Message on Twitter: ASHAconv09 Be sure to pick up an “I Tweet” ribbon for your badge at registration! #asha09. And, I did. Since I tweeted notes throughout the ASHA convention, I proudly wore my ribbon.
The American Speech-Language-Hearing Association (ASHA) Convention was held Nov. 19-21 in New Orleans, LA for over 10,000 participants. There was plenty to learn in a large exhibit hall, and about 1,700 presentations and poster sessions.
I arrived Wednesday night in New Orleans. I stayed in a house two miles away from the convention center. Luckily, there was a great $1.25 streetcar ride to the convention center each day. It was a fantastic way to encounter some of New Orleans culture.
On Thursday and Friday mornings, I worked at the AssistiveWare booth. I worked with others to demonstrate Proloquo2Go, an augmentative and alternative communication (AAC) solution for the iPhone and iPod touch. As always, I enjoyed working with the developers, Samuel Sennott and David Niemeijer. It was also great showing Proloquo2Go to many people who had not heard of it.
Aside from working, I went to some great ASHA sessions. I attended a couple sessions for AAC, one by Jessica Gosnell, and the other by Pati King-DeBaun. Jessica talked about selecting motivating AAC vocabulary that is personalized, uses core and fringe vocabulary, and lends itself to reciprocal communication. Pati King-Debaun talked about building AAC competence by teaching social, literacy, and linguistic skills. She mentioned that one of the ways to begin is by using the individual’s device to model.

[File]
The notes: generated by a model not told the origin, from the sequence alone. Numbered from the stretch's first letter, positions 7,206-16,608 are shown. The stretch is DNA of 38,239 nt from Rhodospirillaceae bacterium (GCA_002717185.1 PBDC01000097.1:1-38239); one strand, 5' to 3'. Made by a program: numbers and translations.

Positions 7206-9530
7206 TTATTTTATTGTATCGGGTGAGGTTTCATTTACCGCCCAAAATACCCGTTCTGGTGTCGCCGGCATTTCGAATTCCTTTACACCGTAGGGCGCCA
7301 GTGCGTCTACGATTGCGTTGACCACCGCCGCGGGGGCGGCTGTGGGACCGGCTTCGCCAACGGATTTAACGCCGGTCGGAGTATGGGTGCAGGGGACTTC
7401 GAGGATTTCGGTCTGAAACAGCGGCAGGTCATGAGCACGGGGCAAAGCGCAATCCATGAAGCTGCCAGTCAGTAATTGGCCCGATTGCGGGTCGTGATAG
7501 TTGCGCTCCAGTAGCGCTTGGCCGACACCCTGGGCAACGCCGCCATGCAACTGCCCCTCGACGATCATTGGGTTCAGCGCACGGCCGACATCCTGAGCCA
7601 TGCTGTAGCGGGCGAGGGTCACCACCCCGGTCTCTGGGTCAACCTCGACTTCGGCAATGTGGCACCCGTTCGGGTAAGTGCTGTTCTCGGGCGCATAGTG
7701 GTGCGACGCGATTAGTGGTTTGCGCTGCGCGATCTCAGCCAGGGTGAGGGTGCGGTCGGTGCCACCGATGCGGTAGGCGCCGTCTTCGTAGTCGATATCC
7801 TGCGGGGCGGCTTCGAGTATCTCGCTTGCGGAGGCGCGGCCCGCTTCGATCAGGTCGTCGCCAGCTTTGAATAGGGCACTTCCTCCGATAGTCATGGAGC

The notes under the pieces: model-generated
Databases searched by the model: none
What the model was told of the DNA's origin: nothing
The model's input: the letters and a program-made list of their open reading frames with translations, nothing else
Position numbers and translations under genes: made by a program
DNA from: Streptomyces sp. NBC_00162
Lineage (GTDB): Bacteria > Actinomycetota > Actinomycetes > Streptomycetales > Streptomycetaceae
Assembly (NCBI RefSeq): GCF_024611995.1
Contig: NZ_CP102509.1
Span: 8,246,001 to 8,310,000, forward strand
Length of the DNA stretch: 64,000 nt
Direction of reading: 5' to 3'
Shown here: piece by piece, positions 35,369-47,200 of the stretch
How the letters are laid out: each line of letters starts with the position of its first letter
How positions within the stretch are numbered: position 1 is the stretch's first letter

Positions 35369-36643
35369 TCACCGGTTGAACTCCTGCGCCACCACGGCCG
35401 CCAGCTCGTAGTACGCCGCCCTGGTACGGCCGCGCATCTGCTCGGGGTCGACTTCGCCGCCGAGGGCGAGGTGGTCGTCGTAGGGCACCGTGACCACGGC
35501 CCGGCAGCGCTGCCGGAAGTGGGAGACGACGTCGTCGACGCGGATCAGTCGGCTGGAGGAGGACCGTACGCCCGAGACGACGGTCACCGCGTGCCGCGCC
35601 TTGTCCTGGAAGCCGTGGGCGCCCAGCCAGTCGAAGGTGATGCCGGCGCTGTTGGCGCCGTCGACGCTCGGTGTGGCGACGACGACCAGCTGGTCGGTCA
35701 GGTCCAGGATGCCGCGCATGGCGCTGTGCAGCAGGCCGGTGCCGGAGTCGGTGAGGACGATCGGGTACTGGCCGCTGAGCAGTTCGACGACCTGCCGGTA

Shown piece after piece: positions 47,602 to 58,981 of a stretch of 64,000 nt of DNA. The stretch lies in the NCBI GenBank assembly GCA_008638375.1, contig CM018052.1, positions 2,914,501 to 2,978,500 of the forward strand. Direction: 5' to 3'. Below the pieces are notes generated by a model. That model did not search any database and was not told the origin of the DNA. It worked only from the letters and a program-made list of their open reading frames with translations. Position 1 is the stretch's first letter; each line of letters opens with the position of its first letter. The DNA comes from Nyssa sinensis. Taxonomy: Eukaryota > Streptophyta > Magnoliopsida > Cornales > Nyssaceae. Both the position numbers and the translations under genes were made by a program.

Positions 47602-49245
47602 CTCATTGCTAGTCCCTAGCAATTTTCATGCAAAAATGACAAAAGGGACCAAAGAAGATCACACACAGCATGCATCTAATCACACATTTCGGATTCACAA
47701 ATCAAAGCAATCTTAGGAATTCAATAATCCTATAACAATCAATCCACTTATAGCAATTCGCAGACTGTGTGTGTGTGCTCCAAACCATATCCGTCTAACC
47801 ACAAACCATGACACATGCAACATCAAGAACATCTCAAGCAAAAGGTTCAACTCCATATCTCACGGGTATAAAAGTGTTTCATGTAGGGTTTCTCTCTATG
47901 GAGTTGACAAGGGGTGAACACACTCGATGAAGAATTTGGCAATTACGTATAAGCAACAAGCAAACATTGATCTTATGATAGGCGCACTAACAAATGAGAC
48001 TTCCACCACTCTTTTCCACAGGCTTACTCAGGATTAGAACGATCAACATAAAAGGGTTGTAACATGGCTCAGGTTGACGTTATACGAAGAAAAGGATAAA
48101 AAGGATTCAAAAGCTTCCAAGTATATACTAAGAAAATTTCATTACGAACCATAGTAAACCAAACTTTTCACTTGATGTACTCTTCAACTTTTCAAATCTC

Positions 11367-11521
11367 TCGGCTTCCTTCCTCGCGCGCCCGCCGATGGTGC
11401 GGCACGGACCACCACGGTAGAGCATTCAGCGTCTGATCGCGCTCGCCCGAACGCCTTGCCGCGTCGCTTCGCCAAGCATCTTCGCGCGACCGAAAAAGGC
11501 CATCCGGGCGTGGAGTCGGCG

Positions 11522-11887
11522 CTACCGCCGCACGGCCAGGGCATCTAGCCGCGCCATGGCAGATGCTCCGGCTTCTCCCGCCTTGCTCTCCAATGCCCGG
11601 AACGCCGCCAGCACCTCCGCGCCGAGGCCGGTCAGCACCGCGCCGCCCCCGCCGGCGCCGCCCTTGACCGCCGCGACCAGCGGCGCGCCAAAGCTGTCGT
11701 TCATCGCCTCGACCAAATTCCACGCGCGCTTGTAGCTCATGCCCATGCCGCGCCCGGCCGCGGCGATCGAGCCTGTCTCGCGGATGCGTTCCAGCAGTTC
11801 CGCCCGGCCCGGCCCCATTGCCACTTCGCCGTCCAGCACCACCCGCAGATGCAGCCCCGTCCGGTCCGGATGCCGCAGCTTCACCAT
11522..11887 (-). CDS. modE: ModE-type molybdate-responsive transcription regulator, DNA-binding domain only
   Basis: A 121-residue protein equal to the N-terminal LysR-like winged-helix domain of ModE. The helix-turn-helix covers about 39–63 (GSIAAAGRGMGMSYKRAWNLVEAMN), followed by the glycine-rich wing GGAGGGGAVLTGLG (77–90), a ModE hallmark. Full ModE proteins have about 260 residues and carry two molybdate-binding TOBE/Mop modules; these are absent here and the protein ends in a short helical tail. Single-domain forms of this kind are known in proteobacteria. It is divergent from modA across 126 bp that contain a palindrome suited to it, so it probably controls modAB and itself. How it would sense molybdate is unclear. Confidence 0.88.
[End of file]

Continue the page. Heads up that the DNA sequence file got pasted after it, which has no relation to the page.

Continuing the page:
Samuel Sennott presented a session for iPhone and iPod touch applications. He was very entertaining as he discussed and demonstrated apps including Barbecue, Proloquo2Go, Mixmeister, Wheels on the Bus, Time Timer, Delayed Auditory Feedback, and more. Sam was very generous to talk about my experience using Proloquo2Go with a student, and about my application, Percentally. One of the things I learned in the session was how to create articulation cards using the iPhone camera and iPhoto for the iPod touch. At the end of the session, Sam invited the owners of SmallTalk and iPrompts to demonstrate their applications. It was very cool to see how Sam was so inclusive of the other companies, stating that we’re all in this together.
The last session that I attended was for assessment and treatment of selective mutism (SM). It was interesting to hear about various forms of SM: anxious + mildly oppositional, exclusively anxious, anxious + communication disorder. I learned that SM occurs more frequently in girls than boys, and the episodes occur typically outside of their home and parents’ vicinity. For treatment, I learned about an approach that transitions from non-verbal to verbal communication. Non-verbal communication techniques can include writing, AAC, and gesturing. The transition to verbal communication utilizes a hierarchy that progresses from whispering to sounds, words, rhymes, phrases, and eventually to conversation.
Before and after convention hours, it was great experiencing the French Market and French Quarter. One morning in the French Market, I ate a heavenly thing called beignets, french doughnuts with powdered sugar. During a couple nights, I visited the French Quarter, where the famous Bourbon St. is located. I had dinner with friends, enjoying Chicken Oscar one evening, and a delicious steak the other evening. When walking around the French Quarter, I saw really cool live entertainment. My favorite was a guy tap dancing. The interesting part is that he didn’t use tap shoes; he used the bottom of aluminum cans. He attached the can pieces to the bottom of his shoes to tap dance as he clapped his hands. The entertainment and food was truly amazing.